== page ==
Filming light at a trillion frames per second.
Recent developments in optical technologies have enabled a wide range of novel and quantum technologies that are gradually making their way towards the market. At the same time, they have brought a revival in the interest for certain very fundamental aspects of optics, quantum optics and single or few photon physics. This project aims at developing a new and emerging technology, single-photon sensitive SPAD array cameras, that will allow us to observe the world in a fundamental and new way. Using these cameras, developed at Edinburgh University in collaboration with ST Microelectronics, we can make movies at an incredible frame rate of 20 billion frames per second. Each frame therefore has a temporal resolution of just 50 ps and is short enough to capture even the movement of light itself. Combined with the sensitivity of these cameras to single photons, new opportunities emerge ranging from fundamental studies on the nature of light propagation to seeing behind corners or even directly through walls. We will be investigating these possibilities together with novel developments in the field of computational imaging that will allow us to push the temporal resolution of the camera even further with the final goal of reaching 1 trillion frames per second.
Please see our research group website for more information and recent publications: http://extremelight.eps.hw.ac.uk/
This research is well funded through multiple projects and the research group is also part of QuantIC, the Quantum Imaging Centre – one of four quantum technology hubs recently created in the UK by the government and EPSRC.
The project offers excellent links to industry and to users in a range of fields. We will consider student with good undergraduate Physics or Electronic Engineering backgrounds, or related disciplines. Prospective students should have a recent interest in experimental research. All tuition fees are paid and we offer an enhanced stipend for a full four years. Funding restrictions mean that only UK and EU citizens are eligible to be considered.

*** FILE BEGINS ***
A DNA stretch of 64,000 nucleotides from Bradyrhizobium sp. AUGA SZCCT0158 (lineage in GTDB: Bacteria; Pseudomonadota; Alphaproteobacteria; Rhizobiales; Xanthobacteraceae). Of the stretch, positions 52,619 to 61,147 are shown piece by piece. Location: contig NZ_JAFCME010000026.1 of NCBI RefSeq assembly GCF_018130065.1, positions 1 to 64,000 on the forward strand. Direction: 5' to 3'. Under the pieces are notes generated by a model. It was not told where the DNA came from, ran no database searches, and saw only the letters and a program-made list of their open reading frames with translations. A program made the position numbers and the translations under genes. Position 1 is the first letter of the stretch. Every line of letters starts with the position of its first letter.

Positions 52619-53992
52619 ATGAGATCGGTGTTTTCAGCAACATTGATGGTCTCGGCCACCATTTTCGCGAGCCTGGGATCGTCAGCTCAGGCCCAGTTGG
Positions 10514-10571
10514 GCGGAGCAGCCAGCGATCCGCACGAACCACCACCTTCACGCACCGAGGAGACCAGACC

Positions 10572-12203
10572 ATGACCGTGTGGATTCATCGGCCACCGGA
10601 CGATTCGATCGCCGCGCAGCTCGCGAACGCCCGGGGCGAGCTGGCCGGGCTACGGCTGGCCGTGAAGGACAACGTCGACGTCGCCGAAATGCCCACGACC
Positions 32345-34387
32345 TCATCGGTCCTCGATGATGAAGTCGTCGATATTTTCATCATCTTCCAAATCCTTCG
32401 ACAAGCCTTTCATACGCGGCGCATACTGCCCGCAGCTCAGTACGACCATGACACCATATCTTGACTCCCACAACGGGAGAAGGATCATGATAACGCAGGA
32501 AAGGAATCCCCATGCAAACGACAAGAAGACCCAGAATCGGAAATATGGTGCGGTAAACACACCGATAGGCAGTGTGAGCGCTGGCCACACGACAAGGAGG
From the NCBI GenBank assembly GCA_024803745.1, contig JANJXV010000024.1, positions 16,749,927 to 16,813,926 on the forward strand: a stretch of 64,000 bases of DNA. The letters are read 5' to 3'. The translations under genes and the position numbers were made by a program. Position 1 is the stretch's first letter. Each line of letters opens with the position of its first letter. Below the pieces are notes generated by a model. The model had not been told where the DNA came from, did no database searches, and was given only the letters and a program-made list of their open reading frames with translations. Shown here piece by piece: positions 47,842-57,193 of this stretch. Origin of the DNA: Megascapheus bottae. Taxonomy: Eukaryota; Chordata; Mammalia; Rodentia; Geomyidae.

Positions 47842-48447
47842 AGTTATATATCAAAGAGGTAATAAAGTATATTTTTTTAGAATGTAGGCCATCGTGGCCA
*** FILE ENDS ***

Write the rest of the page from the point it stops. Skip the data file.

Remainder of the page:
Heriot-Watt’s Institute of Photonics and Quantum Sciences is a thriving environment for PhD research, having a total of 160 academics, postdocs, PhD and EngD students working full-time in the general photonics field. Heriot-Watt is based in a modern environment on the outskirts of Edinburgh, with excellent transport links to the centre of one of Europe’s most exciting cities. Heriot-Watt was recently awarded (November 2013) an EPSRC Centre for Doctoral Training in Applied Photonics, cementing Heriot-Watt’s reputation as a centre of excellence in photonics, and providing PhD students with an even more attractive environment for study, as well as enhanced training opportunities. IPaQS is one of the main partners in the Scottish Universities Physics Alliance (SUPA) whose Graduate School provides added value to PhD student education in Scottish Physics Departments, principally in terms of inter-University video-linked taught courses and transferable skills tuition.
All tuition fees are paid and we offer an enhanced stipend for a full four years. Funding restrictions mean that only UK and EU citizens are eligible to be considered.
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How good is research at Heriot-Watt University in Physics?
FTE Category A staff submitted: 20.80
Research output data provided by the Research Excellence Framework (REF)
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